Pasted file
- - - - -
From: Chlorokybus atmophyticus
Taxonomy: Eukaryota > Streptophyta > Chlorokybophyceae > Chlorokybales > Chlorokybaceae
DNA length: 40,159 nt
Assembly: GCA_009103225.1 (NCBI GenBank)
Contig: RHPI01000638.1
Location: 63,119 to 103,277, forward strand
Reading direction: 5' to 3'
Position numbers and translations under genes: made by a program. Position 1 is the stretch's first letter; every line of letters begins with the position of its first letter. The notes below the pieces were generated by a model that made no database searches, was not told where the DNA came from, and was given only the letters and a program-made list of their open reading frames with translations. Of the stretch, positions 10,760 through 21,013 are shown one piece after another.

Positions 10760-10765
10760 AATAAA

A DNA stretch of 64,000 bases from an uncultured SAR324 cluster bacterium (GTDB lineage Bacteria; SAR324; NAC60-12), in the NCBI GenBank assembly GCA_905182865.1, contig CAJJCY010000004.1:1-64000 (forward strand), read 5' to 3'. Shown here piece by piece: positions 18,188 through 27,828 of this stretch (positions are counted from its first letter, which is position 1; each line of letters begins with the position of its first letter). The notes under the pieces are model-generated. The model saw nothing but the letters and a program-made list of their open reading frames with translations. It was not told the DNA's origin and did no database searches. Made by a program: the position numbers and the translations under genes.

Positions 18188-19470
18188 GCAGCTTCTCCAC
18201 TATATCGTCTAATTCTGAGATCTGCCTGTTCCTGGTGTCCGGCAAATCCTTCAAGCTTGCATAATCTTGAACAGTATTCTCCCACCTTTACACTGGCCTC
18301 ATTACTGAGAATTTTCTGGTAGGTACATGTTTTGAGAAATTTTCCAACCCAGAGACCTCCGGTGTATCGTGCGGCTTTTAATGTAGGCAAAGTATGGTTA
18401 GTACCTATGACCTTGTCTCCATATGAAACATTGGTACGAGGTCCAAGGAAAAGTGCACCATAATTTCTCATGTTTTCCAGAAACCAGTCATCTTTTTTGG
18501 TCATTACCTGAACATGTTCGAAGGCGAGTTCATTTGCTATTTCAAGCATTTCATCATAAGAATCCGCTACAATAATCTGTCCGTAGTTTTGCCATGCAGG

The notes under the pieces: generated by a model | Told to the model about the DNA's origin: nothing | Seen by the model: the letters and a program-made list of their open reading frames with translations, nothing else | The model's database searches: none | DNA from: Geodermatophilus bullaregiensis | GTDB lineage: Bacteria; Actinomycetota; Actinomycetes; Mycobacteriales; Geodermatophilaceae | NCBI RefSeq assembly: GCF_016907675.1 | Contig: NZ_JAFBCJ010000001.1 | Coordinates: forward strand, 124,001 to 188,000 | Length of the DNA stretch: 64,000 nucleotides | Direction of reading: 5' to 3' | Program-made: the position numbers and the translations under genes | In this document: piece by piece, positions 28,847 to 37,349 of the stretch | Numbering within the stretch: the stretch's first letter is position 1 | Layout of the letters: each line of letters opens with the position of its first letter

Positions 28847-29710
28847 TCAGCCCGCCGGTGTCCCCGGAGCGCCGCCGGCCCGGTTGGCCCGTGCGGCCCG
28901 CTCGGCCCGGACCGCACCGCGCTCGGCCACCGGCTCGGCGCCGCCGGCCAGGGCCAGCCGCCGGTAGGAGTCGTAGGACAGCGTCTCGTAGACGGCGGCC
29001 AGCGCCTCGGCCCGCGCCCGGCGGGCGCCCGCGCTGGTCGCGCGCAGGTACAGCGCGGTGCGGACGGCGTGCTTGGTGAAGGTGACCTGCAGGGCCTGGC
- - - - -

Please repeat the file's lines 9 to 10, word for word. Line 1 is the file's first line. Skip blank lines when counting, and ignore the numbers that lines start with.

Positions 10760-10765
10760 AATAAA